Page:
A court’s comments accompanying the acquittal of a top Indian editor in a widely-publicised case of sexual assault is being critiqued by women’s rights activist as an attempt at victim blaming as well as setting down terms for how survivors should process trauma.
The case was filed in 2013 against Tarun Tejpal, the editor-in-chief of Tehelka magazine, accusing him of sexually assaulting his then colleague, a woman who remains unnamed, in a posh hotel’s lift in the coastal state of Goa. The verdict was announced on 21 May and the order copy was made available on Tuesday.
According to The Indian Express, additional sessions judge Kshama Joshi, in a 537-page judgment wrote: “It is extremely revealing that the prosecutrix’s (victim) account neither demonstrates any kind of normative behaviour on her own part – that a prosecutrix of sexual assault on consecutive two nights might plausibly show nor does it show any such behaviour on the part of the accused.”
The judge ruled that upon considering evidences on record, benefit of doubt is given to the accused because there is no corroborative evidence supporting the allegations made by the complainant.
She rejected the assertion that the woman was traumatised, mentioning some of the WhatsApp messages where she discussed she had plans to stay in Goa after the official event (organised by the magazine) where the alleged crime was committed. She said there were “facts” that “create doubt on (her) truthfulness,” saying that her messages to the accused “clearly establish” that she was neither “traumatised nor terrified.”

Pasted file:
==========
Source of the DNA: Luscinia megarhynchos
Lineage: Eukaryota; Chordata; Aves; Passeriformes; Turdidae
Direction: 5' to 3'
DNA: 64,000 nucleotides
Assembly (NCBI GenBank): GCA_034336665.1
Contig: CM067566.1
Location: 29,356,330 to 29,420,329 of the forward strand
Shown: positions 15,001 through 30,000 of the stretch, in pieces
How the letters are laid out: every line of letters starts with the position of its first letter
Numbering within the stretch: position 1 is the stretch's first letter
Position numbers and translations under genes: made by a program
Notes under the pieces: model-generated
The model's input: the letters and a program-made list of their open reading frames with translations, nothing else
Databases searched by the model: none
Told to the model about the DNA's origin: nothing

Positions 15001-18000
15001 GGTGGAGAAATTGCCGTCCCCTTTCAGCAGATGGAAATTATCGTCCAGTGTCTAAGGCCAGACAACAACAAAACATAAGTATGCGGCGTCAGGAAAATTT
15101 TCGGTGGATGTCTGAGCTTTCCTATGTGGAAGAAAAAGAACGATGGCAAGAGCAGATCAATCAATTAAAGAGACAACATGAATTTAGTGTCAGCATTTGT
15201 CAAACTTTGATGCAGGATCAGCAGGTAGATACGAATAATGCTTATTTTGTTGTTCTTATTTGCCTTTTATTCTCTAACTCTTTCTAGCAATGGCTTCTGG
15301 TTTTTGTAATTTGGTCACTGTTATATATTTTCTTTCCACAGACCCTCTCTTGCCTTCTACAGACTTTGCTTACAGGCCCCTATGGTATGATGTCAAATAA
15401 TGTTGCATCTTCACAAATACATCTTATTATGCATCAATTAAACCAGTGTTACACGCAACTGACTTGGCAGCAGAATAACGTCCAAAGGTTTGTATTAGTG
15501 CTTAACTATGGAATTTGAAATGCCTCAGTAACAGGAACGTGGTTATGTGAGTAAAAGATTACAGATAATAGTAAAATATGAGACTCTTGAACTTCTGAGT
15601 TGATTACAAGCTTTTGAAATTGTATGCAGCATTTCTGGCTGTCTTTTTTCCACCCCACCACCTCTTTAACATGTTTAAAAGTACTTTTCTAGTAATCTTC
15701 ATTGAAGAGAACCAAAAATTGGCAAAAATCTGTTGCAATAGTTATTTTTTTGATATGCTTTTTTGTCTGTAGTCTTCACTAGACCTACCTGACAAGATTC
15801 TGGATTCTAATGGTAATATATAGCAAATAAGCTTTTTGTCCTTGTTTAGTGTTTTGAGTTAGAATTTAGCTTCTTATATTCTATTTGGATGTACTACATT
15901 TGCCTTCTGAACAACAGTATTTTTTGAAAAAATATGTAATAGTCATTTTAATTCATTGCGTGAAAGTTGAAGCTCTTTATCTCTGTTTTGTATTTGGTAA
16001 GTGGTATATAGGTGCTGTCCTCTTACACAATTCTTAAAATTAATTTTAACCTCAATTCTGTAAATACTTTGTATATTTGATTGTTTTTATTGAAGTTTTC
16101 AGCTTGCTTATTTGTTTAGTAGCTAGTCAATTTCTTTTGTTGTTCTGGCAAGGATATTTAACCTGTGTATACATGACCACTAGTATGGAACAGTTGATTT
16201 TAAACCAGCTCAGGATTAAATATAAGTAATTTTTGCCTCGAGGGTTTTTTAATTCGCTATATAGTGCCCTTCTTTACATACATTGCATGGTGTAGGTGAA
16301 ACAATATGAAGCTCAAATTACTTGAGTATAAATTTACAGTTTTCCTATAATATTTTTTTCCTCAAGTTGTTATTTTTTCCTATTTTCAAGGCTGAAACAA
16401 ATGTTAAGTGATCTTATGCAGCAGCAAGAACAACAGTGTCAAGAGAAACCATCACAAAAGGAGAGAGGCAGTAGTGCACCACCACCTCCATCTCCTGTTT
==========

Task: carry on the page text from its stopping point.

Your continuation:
According to the trial court, it was “unnatural” on the part of the woman to message Mr Tejpal about her location in the hotel where she was chaperoning a prominent US actor, the Express reported.
It also ruled that there was no medical evidence that proves the case of the prosecution.
“If the prosecutrix had been recently again been sexually assaulted by the accused and was terrified of him and not in a proper state of mind, why would she report to the accused and disclose to him her location, when she could have reported to (three women)….,” the court said.
“Stop behaving ‘normally’ after you are sexually harassed/assaulted. Else no one will believe you,” tweeted journalist Neha Dixit.
“Still waiting to get the Tejpal judgement, but based on this report in @IndianExpress by @mayura: What a regressive judge & judgement! Where, madam judge, do we women get the instruction manual about how exactly a rape victim should behave?” tweeted political activist Kavita Krishnan.
“The acquittal of TarunTejpal shows why so many women in this country are reluctant to file FIRs in cases of sexual assault. It’s because each case slowly turns into one woman’s unending fight against a chain of hostile legal, social and judicial systems,” wrote journalist Priyanka Dubey.
Mr Tejpal had sent an apology email in 2013 to the then managing editor ofTehelka, Shoma Chaudhury, talking about his “lapse of judgement” for his attempt of “sexual liaison” on two occasions, which also appeared in the court documents filed in 2014 in the case.
In the email, he wrote: “I apologise unconditionally for the shameful lapse of judgement that led me to attempt a sexual liaison with you on two occasions on 7 November and 8 November 2013, despite your clear reluctance that you did not want such attention from me.”
However, the court ruled that the “personal apology” was not sent voluntarily but due to “intimidation”.
The case received intense public attention and media scrutiny and days after the allegations surfaced, Mr Tejpal stepped down as the editor-in-chief of Tehelka.
After his arrest in the case in 2013, Mr Tejpal had accused the then Goa government, led by Bharatiya Janata Party’s late Manohar Parrikar, of conspiring the charges against him, in a submission before the Delhi High Court. Mr Tejpal said what happened was just “an interaction between two individuals which was blown out of proportion.”
The Goa government has filed an appeal against the case stating that they “will not accept” the “injustice meted out to a woman.”